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Almost half of Brown students identify as more attractive than their peers

Brown Bears men's ice hockey team for the 1897-8 season

By Griffin Steele

“I think I am only able to say this about myself because of a significant amount of therapy,” one sophomore who took BOP’s December poll said.

Bored in class? Sometimes the solution is to play a game to distract yourself — my favorite is “Hot or Not.” And, on average, more Brown students seem to think that they should be placed in the “hot” category.

49% of students who responded to the Brown Opinion Project’s December 2022 poll indicated that they were slightly or significantly more attractive than their peers, compared to 37% who responded that they were less attractive.

Several students cited confidence as the source of their self-perceived attractiveness, but varied in their thoughts of exactly what kind of confidence was required.

One sophomore, responding that they were “significantly more attractive,” explained, “If you walk around thinking that you are more attractive than everyone else, people are going to think you are more attractive. It’s all about confidence. It’s kind of a ‘fake it till you make it’ [situation].”

Simply marking the box indicating attractiveness forced other students to stop and think.

Another sophomore said, “It was kind of hard how there was no middle option, because I don’t want to be self-deprecating, but I also wouldn’t want to say that I am more attractive.”

“I think even though people do not think this, they will say that they are less attractive than the average Brown population because it might be embarrassing to say that you are prettier than everyone else,” said another member of the class of 2025.

Sometimes, that confidence does not come without a little bit of work.

One sophomore who indicated that they thought they were “significantly more attractive than the average Brown student” said, “I think I am only able to say this about myself because of a significant amount of therapy.”

Other students had confidence to spare. “I am not just more attractive than most Brown students, but it is clear that I am more attractive than all of them. So I’d like this question to be altered in the future so that I can give a sufficient answer. Thank you,” said another sophomore.

A similarly confident sophomore said, “If you saw me walking by, a mysterious stranger, when you were a student touring Brown, I think I would make you want to come here.”

Indeed, attractiveness does play a significant role in the college selection journey, as evidenced by another sophomore. “Honestly, I did look at the class on Instagram, and I was like, people here are arguably more attractive. I was on campus and I felt like I could listen to Vampire Weekend … and it would make sense,” they said.

Perceptions of attractiveness varied between demographic groups.

“I feel like the men at Brown feel like they are significantly more attractive than everyone else at Brown, especially a white male. They are more confident,” said one junior.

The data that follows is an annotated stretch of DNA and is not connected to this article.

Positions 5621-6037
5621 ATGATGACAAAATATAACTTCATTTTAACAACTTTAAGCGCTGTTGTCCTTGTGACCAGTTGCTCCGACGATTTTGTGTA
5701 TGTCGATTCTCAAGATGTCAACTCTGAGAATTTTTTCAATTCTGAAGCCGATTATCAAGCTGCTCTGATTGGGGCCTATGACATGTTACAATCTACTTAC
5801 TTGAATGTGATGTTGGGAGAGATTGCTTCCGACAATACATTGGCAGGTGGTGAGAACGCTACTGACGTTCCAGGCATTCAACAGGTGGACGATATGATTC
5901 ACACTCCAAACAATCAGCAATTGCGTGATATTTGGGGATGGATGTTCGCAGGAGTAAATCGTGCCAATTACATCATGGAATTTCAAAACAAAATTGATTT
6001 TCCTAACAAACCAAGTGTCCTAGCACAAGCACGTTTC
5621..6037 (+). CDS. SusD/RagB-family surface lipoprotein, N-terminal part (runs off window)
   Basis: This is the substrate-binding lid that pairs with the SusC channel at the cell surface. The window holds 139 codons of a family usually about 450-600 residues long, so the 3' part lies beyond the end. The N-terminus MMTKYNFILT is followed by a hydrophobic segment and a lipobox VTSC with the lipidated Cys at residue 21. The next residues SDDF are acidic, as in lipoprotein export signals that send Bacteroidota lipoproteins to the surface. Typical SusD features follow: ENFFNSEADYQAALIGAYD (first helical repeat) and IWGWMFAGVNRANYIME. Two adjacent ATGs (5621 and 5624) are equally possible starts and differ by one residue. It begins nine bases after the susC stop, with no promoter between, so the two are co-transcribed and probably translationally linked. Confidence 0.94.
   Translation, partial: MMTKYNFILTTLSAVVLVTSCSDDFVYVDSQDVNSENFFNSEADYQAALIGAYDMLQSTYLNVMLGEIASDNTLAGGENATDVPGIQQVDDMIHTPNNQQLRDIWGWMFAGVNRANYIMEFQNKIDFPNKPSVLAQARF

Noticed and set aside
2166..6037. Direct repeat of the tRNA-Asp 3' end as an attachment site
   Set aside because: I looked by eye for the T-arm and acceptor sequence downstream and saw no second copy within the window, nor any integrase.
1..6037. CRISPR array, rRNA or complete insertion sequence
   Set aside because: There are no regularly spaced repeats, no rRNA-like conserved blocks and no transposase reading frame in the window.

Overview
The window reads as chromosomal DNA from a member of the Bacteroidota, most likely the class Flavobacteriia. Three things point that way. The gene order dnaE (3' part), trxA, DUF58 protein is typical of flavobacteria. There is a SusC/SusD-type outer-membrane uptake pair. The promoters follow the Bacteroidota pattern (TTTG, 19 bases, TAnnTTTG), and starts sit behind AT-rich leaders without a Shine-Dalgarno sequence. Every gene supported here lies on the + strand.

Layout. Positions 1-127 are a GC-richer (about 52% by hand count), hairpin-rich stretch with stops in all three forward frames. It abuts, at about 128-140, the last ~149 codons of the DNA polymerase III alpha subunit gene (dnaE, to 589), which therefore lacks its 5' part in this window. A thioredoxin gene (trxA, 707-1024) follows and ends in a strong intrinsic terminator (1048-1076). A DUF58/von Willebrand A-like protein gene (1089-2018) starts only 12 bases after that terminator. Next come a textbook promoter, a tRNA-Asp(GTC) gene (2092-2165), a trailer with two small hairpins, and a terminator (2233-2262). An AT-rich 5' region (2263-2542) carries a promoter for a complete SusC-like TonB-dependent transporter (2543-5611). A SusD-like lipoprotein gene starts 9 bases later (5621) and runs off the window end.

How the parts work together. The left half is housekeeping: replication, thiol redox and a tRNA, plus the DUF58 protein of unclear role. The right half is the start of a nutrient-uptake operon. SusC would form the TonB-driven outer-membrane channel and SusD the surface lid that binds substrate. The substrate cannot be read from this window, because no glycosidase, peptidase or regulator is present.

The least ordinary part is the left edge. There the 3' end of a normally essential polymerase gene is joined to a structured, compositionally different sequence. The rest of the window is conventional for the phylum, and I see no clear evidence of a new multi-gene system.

She has a point. Tall men, those measuring in at 5’11” or above, indicated that they thought they were more attractive at higher rates than shorter men and women of any height. Ironically, 5’11” men saw themselves as the most attractive group on campus — 80% marking slightly or significantly more attractive — even more than the 6’ crowd, of which only 71% said the same.

Black and Asian students are less likely to perceive themselves as attractive, with 33% and 43% indicating attractiveness, respectively, compared to the campus-wide rate of 49% and the white-student rate of 53%. The same disparity is not seen in Middle Eastern / North African or Hispanic students.

Comparing oneself to others was often cited as a reason for feeling unattractive.

One sophomore said, “A lot of the time I see people who I consider to be more attractive than me, but I think we have a pretty attractive student body, and I think that is a good thing.”

Another sophomore said, “Being surrounded by people who have so often been considered a gold standard [academically] can kind of diminish your self-confidence.”

I think that feeling attractive might be more situational. Listening to hot people talk about their insecurities was concerning — if they were worried about their looks, how should I feel about my own? The situation was beginning to wear on my confidence before one sophomore’s comment brought me back from the brink:

“I think Brown is a pretty attractive campus, like right, I am in the midst of two very attractive people right now.”

Note: All quoted poll-takers remain anonymous to maintain the integrity of Brown Opinion Project surveys. Brown Opinion Project conducted its December 2022 poll on November 28th, November 29th, and December 1st, collecting 576 total responses from Brown undergraduate students. The margin of error is 4.11% with 95% confidence.


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